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Department of Health and Human Services Triggers Price Gouging and Hoarding Provisions of Defense Production Act

April 1, 2020

On March 30, 2020, the Department of Health and Human Services (HHS) published a Notice (first announced on March 25) designating specific categories of medical and health resources as “scarce” or “threatened” within the meaning of 50 U.S.C. § 4512 of the Defense Production Act (DPA).  The equipment listed in the notice are:

  • Respirators, including those designated as N-95 and others;
  • Ventilators, both portable and stationary;
  • Any drug products containing chloroquine phosphate or hydroxychloroquine HCl, an anti-malarial drug;
  • Sterilization services for medical devices and sterilization devices;
  • Disinfecting devices;
  • Medical gowns or apparel;
  • Personal Protective Equipment (PPE) coveralls;
  • PPE face masks, surgical masks, and face shields; and
  • PPE gloves or surgical gloves.

Under § 4512 of the DPA, it is now unlawful to accumulate these materials at levels “in excess of the reasonable demands of business, personal, or home consumption” or “for the purpose of resale at prices in excess of prevailing market prices.”  Although HHS did not provide written guidance on what constitutes “reasonable demands,” US Attorney General William Barr explained during an earlier press conference that:

“We’re not talking about consumers or businesses stockpiling supplies for their own operations; we’re talking about people hoarding these goods and materials on an industrial scale for the purpose of manipulating the market and ultimately driving windfall profits.  If you have a big supply of toilet paper in your house, this is not something you have to worry about, but if you are sitting on a warehouse with masks, surgical masks, you will be hearing a knock on your door.”

AG Barr has also announced the creation of a COVID-19 Hoarding and Price Gouging Task Force to investigate and prosecute violations of the anti-hoarding and anti-price gouging provisions of the DPA. The task force will be led by Craig Carpenito, the United States Attorney in the District of New Jersey, but will have at least one attorney from each United States Attorney’s Office.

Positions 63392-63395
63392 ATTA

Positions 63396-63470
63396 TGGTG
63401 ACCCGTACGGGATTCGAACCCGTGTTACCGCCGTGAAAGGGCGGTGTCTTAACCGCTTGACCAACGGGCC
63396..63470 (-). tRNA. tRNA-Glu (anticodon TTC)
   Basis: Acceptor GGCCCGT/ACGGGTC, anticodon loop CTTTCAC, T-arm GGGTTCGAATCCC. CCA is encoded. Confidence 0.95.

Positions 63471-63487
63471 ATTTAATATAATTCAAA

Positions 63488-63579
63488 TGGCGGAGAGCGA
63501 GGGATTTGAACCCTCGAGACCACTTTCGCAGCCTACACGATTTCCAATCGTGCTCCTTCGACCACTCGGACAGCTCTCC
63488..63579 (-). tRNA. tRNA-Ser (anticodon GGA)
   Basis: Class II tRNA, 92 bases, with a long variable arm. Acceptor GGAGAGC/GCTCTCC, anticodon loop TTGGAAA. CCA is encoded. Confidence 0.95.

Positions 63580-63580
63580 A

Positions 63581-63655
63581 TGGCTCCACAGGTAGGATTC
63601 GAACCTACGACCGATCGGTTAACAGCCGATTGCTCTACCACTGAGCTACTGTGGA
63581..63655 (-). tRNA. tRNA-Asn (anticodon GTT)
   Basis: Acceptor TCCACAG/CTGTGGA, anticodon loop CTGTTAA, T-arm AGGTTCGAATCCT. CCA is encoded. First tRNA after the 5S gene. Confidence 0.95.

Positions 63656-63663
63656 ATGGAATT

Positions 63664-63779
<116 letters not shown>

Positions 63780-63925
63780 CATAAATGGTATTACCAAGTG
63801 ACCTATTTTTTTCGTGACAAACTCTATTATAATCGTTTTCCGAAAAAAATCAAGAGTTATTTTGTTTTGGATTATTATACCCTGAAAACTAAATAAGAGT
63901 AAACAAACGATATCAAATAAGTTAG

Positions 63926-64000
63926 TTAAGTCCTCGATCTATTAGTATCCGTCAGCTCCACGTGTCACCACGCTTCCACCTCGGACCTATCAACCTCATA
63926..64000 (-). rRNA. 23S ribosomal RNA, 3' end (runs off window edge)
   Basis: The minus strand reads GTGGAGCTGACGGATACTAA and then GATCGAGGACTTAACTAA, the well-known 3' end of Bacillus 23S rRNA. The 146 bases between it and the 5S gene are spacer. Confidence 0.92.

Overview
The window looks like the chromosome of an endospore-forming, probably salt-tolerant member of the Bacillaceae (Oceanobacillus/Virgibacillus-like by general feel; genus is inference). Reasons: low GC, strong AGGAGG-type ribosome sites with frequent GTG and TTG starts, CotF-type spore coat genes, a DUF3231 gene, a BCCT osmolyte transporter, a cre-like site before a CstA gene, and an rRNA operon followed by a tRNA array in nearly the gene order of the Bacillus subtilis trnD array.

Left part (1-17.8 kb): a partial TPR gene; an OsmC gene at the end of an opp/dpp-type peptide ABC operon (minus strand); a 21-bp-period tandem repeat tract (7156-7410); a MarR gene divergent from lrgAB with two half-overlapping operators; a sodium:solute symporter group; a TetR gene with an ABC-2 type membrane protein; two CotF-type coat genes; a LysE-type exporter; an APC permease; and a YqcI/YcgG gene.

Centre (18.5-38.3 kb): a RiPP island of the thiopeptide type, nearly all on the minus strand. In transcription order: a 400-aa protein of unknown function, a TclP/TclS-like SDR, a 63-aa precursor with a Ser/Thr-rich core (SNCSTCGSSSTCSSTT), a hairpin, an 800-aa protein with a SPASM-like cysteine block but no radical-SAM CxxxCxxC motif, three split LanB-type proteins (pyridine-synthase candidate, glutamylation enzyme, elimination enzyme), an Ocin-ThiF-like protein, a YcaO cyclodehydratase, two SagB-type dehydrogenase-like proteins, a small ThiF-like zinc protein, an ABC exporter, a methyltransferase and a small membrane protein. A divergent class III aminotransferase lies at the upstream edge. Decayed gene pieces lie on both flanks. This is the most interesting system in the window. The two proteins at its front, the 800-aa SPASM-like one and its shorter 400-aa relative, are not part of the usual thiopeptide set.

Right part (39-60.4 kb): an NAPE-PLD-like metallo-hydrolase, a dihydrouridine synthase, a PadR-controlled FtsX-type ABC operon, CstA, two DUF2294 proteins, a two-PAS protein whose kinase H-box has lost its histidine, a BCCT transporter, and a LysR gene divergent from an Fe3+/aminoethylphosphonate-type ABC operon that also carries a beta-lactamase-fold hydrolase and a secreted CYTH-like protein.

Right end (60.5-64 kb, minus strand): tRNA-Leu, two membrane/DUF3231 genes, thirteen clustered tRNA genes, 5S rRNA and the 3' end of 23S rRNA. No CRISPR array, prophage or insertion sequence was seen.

Willful violations of the DPA are subject to a maximum $10,000 fine and/or up to one year imprisonment under § 4513.  Furthermore, implementing regulations of the DPA also prohibit a person from delivering any item specified if that person knows or should have known that the item will be held in violation of the DPA upon delivery. 

This notice follows two Executive Orders issued by President Trump delegating certain powers under the DPA to the Secretary of HHS, Alex Azar, and the Federal Emergency Management Agency (FEMA).  President Trump published his first Executive Order invoking the DPA on March 18.  This Order made a definitive finding that “health and medical resources needed to respond to the spread of COVID-19, including personal protective equipment and ventilators, meet the criteria specified in section 101(b) of the Act (50 U.S.C. § 4511(b)).”  The Order also delegated to Secretary Azar (in consultation with FEMA) the President’s prioritization and allocation powers under 50 U.S.C. § 4511(a) with respect to health and medical resources needed to respond to the spread of COVID-19.  

On March 23, President Trump published another Executive Order, invoking the DPA to delegate additional authority to Secretary Azar (in consultation with FEMA) to combat the hoarding of health and medical resources needed to respond to the spread of COVID-19.  Specifically, the Order granted Secretary Azar the authority to designate these kinds of health and medical resources as “scarce” or “threatened” materials under 50 U.S.C. § 4512.  HHS’s March 30 Notice expressly relies on the authority granted by President Trump’s March 23 Executive Order.